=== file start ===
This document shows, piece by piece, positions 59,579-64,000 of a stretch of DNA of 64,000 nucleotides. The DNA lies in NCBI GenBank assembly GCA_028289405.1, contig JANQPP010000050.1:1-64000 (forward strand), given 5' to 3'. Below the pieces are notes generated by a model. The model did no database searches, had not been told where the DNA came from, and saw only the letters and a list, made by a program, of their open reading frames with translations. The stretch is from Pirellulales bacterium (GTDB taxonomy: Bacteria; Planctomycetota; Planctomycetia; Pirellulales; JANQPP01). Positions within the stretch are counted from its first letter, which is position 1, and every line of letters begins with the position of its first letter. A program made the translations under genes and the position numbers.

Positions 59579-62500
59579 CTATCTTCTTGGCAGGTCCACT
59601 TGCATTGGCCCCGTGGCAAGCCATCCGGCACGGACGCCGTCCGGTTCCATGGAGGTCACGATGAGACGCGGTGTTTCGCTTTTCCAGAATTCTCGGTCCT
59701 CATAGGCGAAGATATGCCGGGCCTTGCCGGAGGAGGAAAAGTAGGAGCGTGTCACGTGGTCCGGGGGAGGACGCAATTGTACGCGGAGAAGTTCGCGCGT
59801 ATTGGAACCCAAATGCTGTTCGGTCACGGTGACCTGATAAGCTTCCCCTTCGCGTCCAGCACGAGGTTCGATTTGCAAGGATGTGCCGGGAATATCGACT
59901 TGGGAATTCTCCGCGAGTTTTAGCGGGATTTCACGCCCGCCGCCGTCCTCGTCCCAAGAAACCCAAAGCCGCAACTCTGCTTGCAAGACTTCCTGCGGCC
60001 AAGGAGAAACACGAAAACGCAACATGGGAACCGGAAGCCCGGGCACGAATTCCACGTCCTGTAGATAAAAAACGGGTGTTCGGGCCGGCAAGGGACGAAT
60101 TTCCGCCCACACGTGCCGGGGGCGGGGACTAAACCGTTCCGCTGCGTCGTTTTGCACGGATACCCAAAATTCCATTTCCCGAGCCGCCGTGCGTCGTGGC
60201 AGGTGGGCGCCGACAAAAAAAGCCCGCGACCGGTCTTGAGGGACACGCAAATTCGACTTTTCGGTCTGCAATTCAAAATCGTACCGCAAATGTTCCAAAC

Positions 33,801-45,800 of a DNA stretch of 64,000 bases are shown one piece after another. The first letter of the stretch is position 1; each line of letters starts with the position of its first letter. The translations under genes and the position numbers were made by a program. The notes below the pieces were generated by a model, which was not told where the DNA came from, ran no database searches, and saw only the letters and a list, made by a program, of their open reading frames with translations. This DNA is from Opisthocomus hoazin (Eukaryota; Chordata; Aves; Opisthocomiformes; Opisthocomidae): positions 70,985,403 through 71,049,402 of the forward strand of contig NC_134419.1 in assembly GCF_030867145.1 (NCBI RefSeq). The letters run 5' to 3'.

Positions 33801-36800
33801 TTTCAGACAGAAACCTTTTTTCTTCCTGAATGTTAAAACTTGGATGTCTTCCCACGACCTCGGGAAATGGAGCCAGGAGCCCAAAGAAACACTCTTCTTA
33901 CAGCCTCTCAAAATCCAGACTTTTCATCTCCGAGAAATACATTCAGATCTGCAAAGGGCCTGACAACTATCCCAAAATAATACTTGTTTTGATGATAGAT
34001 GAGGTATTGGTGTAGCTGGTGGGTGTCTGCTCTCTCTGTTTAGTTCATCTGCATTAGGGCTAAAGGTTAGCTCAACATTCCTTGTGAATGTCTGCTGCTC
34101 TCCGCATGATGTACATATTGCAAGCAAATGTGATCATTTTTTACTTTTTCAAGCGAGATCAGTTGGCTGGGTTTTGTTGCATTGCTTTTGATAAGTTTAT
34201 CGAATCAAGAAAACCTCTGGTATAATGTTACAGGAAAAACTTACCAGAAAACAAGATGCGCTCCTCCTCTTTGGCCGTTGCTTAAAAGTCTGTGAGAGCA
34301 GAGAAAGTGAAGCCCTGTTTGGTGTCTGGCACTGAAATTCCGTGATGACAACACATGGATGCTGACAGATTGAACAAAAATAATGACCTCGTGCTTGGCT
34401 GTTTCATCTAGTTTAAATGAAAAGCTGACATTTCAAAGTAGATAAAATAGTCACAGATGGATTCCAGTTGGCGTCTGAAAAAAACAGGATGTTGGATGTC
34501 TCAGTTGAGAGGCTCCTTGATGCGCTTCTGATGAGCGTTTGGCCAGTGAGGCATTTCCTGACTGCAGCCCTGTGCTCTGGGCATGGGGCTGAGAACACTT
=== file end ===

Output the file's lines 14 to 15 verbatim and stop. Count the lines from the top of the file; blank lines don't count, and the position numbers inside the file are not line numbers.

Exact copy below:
33901 CAGCCTCTCAAAATCCAGACTTTTCATCTCCGAGAAATACATTCAGATCTGCAAAGGGCCTGACAACTATCCCAAAATAATACTTGTTTTGATGATAGAT
34001 GAGGTATTGGTGTAGCTGGTGGGTGTCTGCTCTCTCTGTTTAGTTCATCTGCATTAGGGCTAAAGGTTAGCTCAACATTCCTTGTGAATGTCTGCTGCTC